Infoscience

Journal article

Effect of a collar on subsidence and local micromotion of cementless femoral stems: in vitro comparative study based on micro-computerised tomography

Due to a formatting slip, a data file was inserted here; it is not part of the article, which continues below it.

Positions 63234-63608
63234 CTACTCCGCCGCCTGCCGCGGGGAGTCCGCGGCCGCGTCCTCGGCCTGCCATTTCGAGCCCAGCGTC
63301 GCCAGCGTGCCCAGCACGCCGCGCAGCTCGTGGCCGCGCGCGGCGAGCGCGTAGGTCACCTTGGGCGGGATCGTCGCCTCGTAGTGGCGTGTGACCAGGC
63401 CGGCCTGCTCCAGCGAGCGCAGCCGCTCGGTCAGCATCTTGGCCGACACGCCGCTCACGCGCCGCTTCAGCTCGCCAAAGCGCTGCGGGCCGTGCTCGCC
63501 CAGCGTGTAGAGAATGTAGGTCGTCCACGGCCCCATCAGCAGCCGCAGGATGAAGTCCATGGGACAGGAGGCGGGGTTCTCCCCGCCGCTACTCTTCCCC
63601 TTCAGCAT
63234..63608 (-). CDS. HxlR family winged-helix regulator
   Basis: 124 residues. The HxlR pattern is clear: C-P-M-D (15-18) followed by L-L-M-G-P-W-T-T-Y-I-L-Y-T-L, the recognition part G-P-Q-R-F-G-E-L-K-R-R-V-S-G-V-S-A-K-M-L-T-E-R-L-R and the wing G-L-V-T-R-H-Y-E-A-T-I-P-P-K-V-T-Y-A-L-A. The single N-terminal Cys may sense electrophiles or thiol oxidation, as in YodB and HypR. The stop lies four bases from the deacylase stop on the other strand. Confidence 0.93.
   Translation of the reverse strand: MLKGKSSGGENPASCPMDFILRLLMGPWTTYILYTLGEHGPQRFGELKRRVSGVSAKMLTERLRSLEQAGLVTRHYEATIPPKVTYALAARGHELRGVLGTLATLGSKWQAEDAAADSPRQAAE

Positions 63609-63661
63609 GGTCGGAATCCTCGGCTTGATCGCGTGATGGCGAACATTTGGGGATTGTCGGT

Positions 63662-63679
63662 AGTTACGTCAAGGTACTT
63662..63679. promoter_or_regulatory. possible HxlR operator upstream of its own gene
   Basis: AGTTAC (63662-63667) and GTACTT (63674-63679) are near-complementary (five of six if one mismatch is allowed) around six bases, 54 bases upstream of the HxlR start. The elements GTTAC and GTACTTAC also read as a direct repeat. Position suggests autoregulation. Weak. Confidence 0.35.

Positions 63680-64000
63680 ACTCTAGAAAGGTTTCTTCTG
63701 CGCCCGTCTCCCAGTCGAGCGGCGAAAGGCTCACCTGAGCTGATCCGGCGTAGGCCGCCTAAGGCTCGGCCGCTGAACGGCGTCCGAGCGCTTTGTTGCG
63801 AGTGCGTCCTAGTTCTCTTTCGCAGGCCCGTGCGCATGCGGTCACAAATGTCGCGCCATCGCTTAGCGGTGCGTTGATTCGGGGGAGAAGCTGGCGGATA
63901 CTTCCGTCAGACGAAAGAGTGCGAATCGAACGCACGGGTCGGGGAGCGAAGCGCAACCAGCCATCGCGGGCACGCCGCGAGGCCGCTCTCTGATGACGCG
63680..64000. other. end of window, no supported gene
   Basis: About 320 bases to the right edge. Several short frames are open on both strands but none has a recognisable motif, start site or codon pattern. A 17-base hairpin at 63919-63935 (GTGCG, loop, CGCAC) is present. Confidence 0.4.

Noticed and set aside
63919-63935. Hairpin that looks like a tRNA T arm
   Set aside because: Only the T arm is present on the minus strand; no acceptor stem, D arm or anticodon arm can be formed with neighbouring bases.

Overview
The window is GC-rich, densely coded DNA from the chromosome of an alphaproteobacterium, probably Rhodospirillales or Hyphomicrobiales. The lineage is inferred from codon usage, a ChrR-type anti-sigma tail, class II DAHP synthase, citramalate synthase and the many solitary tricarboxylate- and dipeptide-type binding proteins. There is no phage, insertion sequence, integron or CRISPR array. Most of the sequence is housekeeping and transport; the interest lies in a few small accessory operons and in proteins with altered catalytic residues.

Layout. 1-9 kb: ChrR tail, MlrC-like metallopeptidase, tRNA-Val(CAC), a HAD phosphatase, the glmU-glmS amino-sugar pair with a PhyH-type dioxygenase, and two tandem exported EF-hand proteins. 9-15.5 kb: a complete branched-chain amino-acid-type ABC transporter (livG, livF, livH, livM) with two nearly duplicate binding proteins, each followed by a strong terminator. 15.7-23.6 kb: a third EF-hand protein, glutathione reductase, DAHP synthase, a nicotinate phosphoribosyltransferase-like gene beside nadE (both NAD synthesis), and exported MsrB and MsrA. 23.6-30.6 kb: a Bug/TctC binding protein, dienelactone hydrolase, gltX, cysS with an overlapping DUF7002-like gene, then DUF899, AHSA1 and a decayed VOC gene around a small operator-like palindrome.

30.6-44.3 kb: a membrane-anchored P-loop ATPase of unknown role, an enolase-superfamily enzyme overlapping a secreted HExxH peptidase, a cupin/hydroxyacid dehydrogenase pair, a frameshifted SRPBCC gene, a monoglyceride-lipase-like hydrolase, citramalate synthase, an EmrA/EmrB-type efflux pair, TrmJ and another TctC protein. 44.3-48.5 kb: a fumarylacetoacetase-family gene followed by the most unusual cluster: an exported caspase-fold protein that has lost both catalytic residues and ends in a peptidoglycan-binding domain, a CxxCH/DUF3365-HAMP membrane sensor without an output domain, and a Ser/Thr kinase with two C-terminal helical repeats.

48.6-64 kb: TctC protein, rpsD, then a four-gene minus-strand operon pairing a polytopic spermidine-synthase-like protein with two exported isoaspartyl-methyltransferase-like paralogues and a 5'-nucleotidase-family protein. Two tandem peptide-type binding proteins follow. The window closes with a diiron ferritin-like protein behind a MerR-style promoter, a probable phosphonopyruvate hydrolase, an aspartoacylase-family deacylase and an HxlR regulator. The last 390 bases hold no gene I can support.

Purpose: The aim of this study is to quantitatively compare the difference in primary stability between collarless and collared versions of the same femoral stem. Specifically, we tested differences in subsidence and micromotion. Methods: Collarless and collared versions of the same cementless femoral stem were implanted in two groups of six fresh-frozen cadaveric femurs. Each implanted femur was then subsequently tested for axial compressive and torsional loadings. A micro-CT based technique was applied to quantify implant subsidence and compute the map of local micromotion around the femoral stems. Micromotion of collarless and collared stems was compared in each Gruen zone. Results: Subsidence was higher but not significantly (p = 0.352) with collarless (41.0 ± 29.9 μm) than with collared stems (37.0 ± 44.6 μm). In compression, micromotion was lower (p = 0.257) with collarless (19.5 ± 5 μm) than with collared stems (43.3 ± 33.1 μm). In torsion, micromotion was also lower (p = 0.476) with collarless (96.9 ± 59.8 μm) than collared stems (118.7 ± 45.0 μm). Micromotion was only significantly lower (p = 0.001) in Gruen zone 1 and for compression with collarless (7.0 ± 0.6 μm) than with collared stems (22.6 ± 25.5 μm). Conclusions: Primary stability was achieved for both stem designs, with a mean micromotion below the osseointegration threshold. Under loading conditions similar to those observed in normal daily activity and with good press-fit, the collar had no influence on subsidence or micromotion. Further studies are required to test the potential advantage of collar with higher loads, undersized stems, or osteoporotic femurs.

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